Nothing much to say about this one, other than it started as some face painting practice and morphed into something more. Lightboxed the original sketch, as I couldn't be bothered drawing it by eye - the process of the painting was more important.
A while ago I came across the remarkable work of Jiyu Kaze. Researching how he made these amazingly 3D looking images, I came across a method of painting that was basically like reproducing one of the many passes 3D models go through called ambient occlusion. The end result wasn't something I would want in my work (though I had seen Sam Nielson use it really effectively in a much more painterly style), but I love seeing if new methods can teach me something about the way I like to work.
I didn't save out too many wip images, but it was a really interesting method to get my head around. I spent most of my time resisting the urge to paint the forms in a lot more pronounced than an ambient occlusion pass would have them. Much of the form often has its values squashed and the transitions are really smooth, making any errant brushwork spoil the effect of the 3D-ness. It has taught me to really think about where light doesn't get into when you have forms meeting though and to really use soft transitions in low or ambient lighting pieces. It's also a great value check, as if you don't get your values right the colour layer just doesn't work.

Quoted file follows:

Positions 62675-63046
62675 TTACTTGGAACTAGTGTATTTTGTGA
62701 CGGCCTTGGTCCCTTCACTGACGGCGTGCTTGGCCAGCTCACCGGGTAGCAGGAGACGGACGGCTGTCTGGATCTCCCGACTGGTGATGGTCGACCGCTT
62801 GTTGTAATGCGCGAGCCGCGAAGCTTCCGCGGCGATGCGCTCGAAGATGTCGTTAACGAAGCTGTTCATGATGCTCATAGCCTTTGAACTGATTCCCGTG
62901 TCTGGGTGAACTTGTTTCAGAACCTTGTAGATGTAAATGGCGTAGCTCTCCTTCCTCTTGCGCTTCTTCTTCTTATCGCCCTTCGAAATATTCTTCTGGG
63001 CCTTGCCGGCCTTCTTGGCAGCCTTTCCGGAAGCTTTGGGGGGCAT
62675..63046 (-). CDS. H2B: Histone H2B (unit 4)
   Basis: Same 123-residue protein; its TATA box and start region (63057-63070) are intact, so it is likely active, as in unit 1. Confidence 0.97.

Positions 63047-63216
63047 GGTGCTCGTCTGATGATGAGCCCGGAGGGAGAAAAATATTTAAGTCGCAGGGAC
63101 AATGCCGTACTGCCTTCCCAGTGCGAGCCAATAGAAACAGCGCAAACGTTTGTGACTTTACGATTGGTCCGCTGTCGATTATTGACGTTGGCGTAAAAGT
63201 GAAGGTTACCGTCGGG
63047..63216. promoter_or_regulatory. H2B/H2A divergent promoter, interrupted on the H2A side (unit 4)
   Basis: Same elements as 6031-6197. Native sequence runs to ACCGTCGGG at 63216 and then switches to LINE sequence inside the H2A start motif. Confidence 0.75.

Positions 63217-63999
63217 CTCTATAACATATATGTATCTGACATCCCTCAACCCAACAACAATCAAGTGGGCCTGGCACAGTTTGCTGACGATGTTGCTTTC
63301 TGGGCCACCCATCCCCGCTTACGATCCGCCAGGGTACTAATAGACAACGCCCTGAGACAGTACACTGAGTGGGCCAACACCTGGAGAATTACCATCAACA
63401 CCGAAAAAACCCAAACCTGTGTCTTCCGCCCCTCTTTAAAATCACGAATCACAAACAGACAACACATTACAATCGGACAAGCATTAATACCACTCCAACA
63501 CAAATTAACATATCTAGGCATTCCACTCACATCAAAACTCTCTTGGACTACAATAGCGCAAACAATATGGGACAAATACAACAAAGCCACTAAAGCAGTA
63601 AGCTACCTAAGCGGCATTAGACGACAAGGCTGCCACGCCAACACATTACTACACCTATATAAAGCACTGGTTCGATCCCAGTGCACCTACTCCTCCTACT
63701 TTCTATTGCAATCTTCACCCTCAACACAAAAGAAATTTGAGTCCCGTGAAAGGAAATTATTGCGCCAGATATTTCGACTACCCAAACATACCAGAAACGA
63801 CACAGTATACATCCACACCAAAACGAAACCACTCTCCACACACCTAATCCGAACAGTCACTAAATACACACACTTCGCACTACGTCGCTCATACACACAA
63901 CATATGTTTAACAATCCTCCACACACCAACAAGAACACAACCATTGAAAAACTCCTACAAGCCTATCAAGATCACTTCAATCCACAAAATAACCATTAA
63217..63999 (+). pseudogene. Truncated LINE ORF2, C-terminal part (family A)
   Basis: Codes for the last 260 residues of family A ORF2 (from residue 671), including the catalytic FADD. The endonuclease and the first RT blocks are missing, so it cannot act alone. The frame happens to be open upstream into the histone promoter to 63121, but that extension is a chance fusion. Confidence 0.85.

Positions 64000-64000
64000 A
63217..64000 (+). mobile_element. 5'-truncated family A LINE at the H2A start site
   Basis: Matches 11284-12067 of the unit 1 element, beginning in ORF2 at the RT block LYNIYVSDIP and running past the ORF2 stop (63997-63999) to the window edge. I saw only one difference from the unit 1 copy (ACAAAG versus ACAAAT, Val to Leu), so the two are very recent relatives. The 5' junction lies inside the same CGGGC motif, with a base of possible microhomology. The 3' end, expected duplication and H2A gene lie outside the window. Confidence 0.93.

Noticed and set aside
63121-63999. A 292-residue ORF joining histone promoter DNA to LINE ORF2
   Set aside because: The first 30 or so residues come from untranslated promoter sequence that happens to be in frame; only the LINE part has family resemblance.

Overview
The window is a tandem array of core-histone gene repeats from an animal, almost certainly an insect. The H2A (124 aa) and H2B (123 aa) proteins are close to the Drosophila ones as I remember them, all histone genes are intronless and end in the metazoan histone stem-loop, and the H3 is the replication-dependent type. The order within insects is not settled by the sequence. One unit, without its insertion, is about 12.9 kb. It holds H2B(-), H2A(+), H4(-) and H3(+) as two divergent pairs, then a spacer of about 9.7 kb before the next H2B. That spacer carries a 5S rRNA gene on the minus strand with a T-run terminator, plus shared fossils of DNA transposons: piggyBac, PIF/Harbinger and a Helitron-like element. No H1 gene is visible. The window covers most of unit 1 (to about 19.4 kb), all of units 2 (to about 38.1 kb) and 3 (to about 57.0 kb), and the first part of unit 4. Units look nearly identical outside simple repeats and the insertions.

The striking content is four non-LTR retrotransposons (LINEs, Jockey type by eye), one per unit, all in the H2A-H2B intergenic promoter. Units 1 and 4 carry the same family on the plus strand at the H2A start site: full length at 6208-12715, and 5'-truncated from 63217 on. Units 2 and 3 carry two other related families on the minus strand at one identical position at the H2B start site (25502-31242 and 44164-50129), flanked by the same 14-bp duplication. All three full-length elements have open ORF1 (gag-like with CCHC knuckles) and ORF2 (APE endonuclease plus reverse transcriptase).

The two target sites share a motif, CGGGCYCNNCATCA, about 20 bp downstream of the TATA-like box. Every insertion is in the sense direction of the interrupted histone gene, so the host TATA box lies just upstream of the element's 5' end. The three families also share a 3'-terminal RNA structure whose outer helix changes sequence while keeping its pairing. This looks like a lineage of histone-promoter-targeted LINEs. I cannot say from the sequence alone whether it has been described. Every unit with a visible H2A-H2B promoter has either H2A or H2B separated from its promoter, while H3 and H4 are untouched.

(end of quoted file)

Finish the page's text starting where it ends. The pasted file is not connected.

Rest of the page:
During my semester with Smarter Art School we were lucky enough to be given a choice of artist assignments, all given by working ADs in the entertainment industry. I chose to go for Doug Alexander's Diablo-themed assignment. To create a piece for the comic book Sword of Justice. The brief was fairly open, included a short description of the characters involved and how they related to one another. The rest was up to us. Looking at some of the existing art for the comic, I decided the only thing I'd be set on from the start was the bold use of the colour red.
If you would like the more in depth version of this post, you can find it on my Blogspot